By Daniel Chigundu
Environment, Water and Climate Change Minister Oppah Muchinguri has said the country’s stockpile of 96 tonnes of elephant and rhino tusks is worthless on the international market.
Answering a question in Parliament on whether it was possible to use the country’s stockpile of ivory as collateral in accessing funding from the international financing institutions, Minister Muchinguri said the ivory only has value in the eye of Zimbabweans only and is worthless outside the borders.
“We are the only ones who are seeing value in ivory and a few other countries such as Japana and North Korea. China closed its domestic market from trading in ivory, so as it stands our ivory internationally and at internationally level it has no value,
“So using it as collateral to access funding as is being suggested by the Honourable Member, is not possible because it is considered valueless,” she said.
Cash-troubled Zimbabwe has been trying without success to lobby the Convention on International Trade of Endangered Species (CITES) so that it can be allowed to sell its 96 tonnes of elephant and rhino tusks worth an estimated US$9 billion without hindrance.
Elephants and Rhinos are part of the roughly 5 600 species of animals and 30 000 species of plants are protected by CITES against over-exploitation through international trade.
CITES is an international agreement between governments aimed at ensuring that international trade in specimens of wild animals and plants does not threaten their survival.
When a government decides to be bound by the provisions of CITES, it can make a formal declaration to this effect in writing to the Depositary Government, which is the Government of Switzerland and Zimbabwe joined in 1981.
Unlike Kenya which earlier this year set ablaze about 105 tonnes of ivory, Zimbabwe has refused to burn its stockpile choosing to wait for the day the trade would be allowed and has blamed Kenya, Botswana and Chad for championing the campaign for the total ban in ivory trade.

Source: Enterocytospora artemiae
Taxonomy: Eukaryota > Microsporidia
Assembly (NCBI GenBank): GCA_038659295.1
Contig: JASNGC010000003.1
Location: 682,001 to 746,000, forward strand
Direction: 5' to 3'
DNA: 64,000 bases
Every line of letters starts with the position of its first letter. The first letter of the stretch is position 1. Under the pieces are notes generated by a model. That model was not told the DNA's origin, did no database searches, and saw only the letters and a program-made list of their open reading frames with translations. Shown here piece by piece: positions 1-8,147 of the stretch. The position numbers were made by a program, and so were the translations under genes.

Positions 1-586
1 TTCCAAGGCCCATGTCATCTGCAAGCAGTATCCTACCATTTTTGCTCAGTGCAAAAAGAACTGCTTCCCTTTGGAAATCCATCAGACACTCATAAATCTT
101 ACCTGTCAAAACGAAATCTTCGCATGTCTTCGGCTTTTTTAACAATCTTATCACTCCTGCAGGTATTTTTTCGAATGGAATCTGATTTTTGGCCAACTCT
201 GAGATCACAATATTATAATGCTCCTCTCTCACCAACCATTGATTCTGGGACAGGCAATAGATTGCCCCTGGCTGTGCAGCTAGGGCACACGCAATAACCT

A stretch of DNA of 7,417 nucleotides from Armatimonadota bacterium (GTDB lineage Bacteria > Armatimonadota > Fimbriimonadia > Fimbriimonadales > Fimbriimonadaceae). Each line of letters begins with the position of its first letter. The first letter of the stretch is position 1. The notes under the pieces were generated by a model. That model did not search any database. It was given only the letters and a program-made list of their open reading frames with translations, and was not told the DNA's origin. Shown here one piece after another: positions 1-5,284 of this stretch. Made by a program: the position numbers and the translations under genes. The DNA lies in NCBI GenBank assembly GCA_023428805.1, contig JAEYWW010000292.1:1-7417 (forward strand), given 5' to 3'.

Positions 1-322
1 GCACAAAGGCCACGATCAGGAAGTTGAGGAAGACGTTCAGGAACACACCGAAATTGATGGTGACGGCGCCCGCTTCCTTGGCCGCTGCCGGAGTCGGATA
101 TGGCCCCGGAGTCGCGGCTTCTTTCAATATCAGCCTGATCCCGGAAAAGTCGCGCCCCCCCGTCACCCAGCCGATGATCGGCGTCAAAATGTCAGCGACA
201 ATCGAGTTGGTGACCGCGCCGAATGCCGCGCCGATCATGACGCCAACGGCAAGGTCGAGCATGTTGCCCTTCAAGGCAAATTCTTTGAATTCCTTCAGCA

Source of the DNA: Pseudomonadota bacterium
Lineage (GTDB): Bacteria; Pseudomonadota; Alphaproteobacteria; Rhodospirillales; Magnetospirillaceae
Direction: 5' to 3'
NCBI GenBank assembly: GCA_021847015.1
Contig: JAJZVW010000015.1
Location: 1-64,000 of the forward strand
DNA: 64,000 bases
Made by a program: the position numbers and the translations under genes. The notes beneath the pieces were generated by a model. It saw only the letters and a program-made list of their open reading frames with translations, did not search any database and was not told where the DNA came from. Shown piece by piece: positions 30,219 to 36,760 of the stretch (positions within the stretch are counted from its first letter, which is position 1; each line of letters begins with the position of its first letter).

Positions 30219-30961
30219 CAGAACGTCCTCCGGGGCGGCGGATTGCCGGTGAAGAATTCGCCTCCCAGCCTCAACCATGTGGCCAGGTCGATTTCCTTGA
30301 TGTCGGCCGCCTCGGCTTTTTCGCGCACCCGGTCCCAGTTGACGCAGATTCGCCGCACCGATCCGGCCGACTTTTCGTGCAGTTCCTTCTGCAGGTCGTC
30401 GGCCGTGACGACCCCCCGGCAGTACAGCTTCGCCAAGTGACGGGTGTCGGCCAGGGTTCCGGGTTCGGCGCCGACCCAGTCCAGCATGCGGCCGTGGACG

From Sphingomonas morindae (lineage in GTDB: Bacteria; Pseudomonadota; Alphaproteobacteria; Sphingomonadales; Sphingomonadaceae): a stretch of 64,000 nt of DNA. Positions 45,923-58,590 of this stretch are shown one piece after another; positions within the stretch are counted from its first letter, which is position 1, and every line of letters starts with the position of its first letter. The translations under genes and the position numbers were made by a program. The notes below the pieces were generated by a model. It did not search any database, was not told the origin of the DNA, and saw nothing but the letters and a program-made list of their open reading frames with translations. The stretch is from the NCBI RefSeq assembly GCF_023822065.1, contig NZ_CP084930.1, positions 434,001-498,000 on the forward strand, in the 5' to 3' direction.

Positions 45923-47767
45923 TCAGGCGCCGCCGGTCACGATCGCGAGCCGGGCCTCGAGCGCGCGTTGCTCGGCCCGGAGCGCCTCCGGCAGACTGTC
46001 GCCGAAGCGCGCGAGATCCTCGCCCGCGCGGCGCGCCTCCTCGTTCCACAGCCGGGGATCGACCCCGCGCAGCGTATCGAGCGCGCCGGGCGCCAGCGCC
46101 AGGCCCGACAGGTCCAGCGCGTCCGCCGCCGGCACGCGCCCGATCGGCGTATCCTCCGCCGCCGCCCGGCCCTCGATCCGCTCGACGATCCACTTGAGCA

It is estimated that over 100 African elephants are killed each day by poachers seeking ivory due to high demand of ivory in the Asian market.
During the 3rd session of the eighth Parliament of Zimbabwe, Southerton legislator Gift Chimanikire castigated government for foolishly joining CITES and signing other unnecessary protocols when it intended to sell its ivory in future.
“Mr Speaker we are very good at signing protocols that we do not need, for example CITES. We agree not to export our own rhino and elephant tusks. We are very foolish, sorry to say that Mr. Speaker.
“They do not have elephants in London, America and China, they are here (in Zimbabwe) but we are paralysed and we cannot even sell what we have. We have to burn what we have simply because we want to satisfy those colonial powers.
“Are we forgetting that they are imperialists? What is wrong with us? That is why in my presentation time and again I said we must be mad. There was Brexit; the British withdrew from the EU. Why do we not withdraw from some of the areas where we are restricted from trading?
“Why should people dictate to us who should come and hunt in this country because a single lion has been killed? We should withdraw from CITES and start selling our ivory.
“Can we be labeled a poor country when we have in excess of 8 000 elephants in the Hwange Game reserve? We are sitting and selling four of them to China. When we do that, there are news headlines to say why you are selling four young elephants to China.
“Who are they to tell us that? That is why at some stage I once said the Americans can go to hell when it comes to selling our diamonds,” said Chimanikire.
However Environment, Water and Climate Change minister Oppah Muchinguri said in as much the country would want to dump CITES so that it can sell its huge stockpile of ivory, it fears the backlash of losing trophy hunters adding that the right time will come.